By all accounts, Former Senator Chuck Hagel didn’t have a good day last Thursday, when he appeared before the Senate Armed Services Committee for confirmation hearings as President Obama’s choice to become the secretary of defense. According to Obama advisor and former press secretary Robert Gibbs, he was “unimpressive and unprepared.”
Any objective observer would agree that those words were too kind. Fox News Channel’s Brit Hume said that Hagel was “unresponsive and bumbling” and that “it’s probably dawning on senators who didn’t serve with Hagel that he’s just not very bright.”
Hagel, who famously called the Pentagon budget “bloated,” responded to a question from Sen. Lindsey Graham by overstating the percent of GDP spent on defense by over 60 percent. (That may be why he thinks it’s “bloated”…) He also misstated the administration’s position on “containment” as a policy in regard to Iran. He said they support it, a position he has long personally held, then backtracked when passed a note by a staffer saying they have no position on it, before being corrected by Committee Chair Sen. Carl Levin (D-MI) with the administration’s actual position.
When questioned by Sen. Angus King (I-Maine), he said, “There are a lot of things I don’t know about. If confirmed, I intend to know a lot more.” And in a moment largely forgotten during the hearings, Hagel told Sen. Jack Reed (D-RI) that when the president offered him the job, “…he asked me why am I …uniquely qualified,” said Hagel. “I said I’m not.”
That, in and of itself, should have caused the president to think again about his pick. Which raises the question: why did Obama choose Hagel, and why, even after his disastrous hearing, is he sticking with him?
Many on the left had hoped that the reason the president chose Mr. Hagel was to shatter what they called a fake consensus on American policy toward Iran and challenge what they saw as the limits of Washington conversation about Israel. By nominating someone with Hagel’s views on Israel and Iran, and with the cover provided by his being a member of the GOP, this looked to blow the cover off what was considered acceptable discourse on the Middle East. The left-wing J-Street cheered the nomination, with director Jeremy Ben-Ami saying, “It means there’s more bark than bite to the intimidation some right-wing groups have tried to exert over those who disagree with them.”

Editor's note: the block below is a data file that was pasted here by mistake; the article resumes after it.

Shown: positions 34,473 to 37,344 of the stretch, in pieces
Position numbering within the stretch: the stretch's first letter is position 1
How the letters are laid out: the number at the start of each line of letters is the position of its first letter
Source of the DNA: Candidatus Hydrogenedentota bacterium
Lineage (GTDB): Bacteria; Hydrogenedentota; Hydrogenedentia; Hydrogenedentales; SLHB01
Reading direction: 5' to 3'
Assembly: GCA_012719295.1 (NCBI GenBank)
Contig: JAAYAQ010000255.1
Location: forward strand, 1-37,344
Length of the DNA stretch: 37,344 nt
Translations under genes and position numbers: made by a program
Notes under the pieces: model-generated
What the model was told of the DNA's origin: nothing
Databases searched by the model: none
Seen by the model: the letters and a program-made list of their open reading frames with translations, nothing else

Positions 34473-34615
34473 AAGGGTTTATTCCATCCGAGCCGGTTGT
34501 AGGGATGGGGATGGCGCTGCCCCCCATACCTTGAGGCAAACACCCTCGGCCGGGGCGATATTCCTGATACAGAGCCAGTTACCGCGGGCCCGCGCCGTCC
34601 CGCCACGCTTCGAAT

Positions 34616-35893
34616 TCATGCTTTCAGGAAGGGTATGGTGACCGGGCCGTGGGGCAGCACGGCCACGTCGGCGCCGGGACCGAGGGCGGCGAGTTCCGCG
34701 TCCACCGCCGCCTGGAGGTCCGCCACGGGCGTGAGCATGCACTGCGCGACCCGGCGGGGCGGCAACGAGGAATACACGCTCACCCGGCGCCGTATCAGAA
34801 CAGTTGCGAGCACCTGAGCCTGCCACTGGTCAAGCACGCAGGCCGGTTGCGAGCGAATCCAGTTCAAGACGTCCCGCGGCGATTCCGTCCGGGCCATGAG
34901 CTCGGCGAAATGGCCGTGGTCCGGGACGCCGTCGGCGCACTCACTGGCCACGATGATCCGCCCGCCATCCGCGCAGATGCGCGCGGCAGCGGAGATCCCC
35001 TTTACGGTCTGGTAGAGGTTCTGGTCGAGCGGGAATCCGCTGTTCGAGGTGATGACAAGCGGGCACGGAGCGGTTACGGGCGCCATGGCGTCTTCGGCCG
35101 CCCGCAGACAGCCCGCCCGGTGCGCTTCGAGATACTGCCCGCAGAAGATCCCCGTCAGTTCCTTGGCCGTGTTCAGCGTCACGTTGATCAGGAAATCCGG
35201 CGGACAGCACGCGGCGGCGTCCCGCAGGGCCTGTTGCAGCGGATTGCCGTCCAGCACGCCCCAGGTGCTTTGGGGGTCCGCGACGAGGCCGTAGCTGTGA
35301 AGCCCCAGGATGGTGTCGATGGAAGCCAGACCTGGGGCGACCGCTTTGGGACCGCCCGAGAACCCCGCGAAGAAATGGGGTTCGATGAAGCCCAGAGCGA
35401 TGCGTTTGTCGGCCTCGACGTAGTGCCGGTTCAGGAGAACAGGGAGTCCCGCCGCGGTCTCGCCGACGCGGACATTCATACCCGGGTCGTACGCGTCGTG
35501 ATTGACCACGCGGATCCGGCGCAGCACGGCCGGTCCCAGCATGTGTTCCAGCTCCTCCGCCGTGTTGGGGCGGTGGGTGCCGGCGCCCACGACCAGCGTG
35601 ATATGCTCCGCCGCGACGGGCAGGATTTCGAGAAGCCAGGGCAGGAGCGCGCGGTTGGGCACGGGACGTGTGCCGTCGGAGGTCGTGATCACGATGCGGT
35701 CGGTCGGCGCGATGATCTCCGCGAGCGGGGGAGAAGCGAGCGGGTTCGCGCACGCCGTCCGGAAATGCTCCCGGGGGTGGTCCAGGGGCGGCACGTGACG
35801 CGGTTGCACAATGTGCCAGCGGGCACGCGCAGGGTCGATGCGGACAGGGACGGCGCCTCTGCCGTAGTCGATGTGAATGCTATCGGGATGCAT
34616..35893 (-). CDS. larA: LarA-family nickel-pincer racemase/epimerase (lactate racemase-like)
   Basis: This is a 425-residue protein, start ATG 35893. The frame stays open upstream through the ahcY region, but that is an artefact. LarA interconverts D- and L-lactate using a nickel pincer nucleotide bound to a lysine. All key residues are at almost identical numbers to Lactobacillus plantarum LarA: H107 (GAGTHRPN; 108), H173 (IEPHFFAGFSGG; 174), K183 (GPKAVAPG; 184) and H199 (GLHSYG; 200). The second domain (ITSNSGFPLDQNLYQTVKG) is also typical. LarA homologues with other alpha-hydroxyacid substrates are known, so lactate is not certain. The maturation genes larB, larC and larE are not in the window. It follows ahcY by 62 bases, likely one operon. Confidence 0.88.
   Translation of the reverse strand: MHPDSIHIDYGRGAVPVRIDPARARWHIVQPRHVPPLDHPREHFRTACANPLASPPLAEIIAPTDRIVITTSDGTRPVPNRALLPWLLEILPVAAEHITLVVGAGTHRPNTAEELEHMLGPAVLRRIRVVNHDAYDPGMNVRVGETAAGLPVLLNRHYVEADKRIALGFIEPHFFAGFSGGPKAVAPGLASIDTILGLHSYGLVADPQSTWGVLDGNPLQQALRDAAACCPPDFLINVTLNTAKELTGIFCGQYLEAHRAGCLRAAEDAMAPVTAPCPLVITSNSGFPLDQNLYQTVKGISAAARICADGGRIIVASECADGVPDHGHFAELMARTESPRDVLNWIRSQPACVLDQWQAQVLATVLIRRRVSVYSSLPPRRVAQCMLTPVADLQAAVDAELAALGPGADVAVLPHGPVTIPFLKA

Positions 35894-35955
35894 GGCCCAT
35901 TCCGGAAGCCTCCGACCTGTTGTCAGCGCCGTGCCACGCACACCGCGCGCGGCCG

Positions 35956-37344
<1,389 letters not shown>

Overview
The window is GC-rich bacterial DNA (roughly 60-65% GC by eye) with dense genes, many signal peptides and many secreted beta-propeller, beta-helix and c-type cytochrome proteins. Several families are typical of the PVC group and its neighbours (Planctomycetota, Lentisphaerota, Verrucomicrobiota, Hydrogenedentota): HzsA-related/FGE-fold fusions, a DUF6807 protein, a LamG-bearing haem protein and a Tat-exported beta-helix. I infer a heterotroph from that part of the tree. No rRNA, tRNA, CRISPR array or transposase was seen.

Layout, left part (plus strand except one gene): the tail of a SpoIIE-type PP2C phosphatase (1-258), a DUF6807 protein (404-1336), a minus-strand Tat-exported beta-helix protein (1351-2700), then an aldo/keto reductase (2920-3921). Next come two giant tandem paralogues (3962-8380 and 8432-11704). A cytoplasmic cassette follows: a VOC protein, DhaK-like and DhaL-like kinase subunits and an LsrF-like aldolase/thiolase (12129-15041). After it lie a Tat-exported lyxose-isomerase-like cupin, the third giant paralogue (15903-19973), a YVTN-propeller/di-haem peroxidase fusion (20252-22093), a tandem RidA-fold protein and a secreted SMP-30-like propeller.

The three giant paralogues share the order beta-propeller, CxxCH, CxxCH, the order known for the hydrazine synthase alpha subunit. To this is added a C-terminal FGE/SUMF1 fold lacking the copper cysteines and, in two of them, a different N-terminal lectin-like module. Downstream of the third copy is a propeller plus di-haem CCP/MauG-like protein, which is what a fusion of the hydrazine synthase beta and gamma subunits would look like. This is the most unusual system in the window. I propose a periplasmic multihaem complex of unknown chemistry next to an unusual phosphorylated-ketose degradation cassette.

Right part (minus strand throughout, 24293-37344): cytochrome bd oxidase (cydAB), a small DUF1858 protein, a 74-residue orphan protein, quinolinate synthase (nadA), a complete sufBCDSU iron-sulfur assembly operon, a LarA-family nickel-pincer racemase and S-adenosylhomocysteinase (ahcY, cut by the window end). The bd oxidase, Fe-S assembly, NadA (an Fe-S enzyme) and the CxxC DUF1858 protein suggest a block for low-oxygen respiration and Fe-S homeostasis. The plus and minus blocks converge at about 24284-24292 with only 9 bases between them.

While this may have played into the original thinking when nominating Sen. Hagel, it was neutralized by Sen. Chuck Schumer (D-NY), who all but threatened to withhold his support unless Hagel provided “clarifications” of his past positions, forcing him to adopt a more pro-Israel view.
Of the many missteps made throughout the hearing, two were particularly illuminating. One was what Hagel said after asserting he had no unique qualifications for the position. Speaking to Sen. King, he said, “I would never think that… I will be running anything…if that gives you some sense of how I would intend to do this business.”
Another was between Sen. Hagel and Lindsey Graham on the subject of whether Hagel would reconsider his vote against designating the Iranian Revolutionary Guard a terrorist organization. When pressed whether, if given the chance to vote on it that very day, he would vote for that designation, Hagel, before conceding he’d reconsider his previous position, uttered this strange sentence: “Well, I would want to know from the president what they were doing.”
It’s no secret that President Obama has plans to remake the military to accommodate the budget cuts contained in the Budget Control Act, otherwise known as the sequester. Last January he announced plans to pare down its operational ability to one that could no longer sustain two wars at once. This doesn’t seem to be only due to the budget cuts, however, as the president said then: “I would encourage all of us to remember what President Eisenhower once said: ‘each proposal must be weighed in the light of a broader consideration: the need to maintain balance in and among national programs.’ After a decade of war, and as we rebuild the sources of our strength at home and abroad, it’s time to restore that balance.”
Outgoing Secretary of Defense Leon Panetta, however, as recently as this Sunday … was asked about these cuts. His response was a strong departure from the White house position. He called the cuts “shameful” and “irresponsible” and warned that “if sequester goes into effect and we have to do the kind of cuts that will go right at readiness, right at maintenance, right at training, we are gonna weaken the United States and make it much more difficult for us to respond to the crises in the world.”
Historically, the position of civilian leader of our nation’s military has been filled (and rightfully so) by men of extraordinary intelligence, who are also strong-minded individuals. Panetta, and former Secretaries Gates and Rumsfeld — the previous three — are perfect examples of this. It would seem, from the comments of Secretary Panetta, that President Obama was not seeing eye-to-eye with him on the military restructuring. Perhaps Mr. Obama was looking for someone — in the words of Brit Hume — “not very bright” who would, as Mr. Hagel told Sen. Joe Manchin (D-WV), see himself as someone who “won’t be in a policy-making position” and when faced with decisions will “want to know from the president” because he “would never think that…[he] will be running anything.”
So maybe that’s just one more thing he was wrong about. Maybe Chuck Hagel is, indeed, “uniquely qualified.”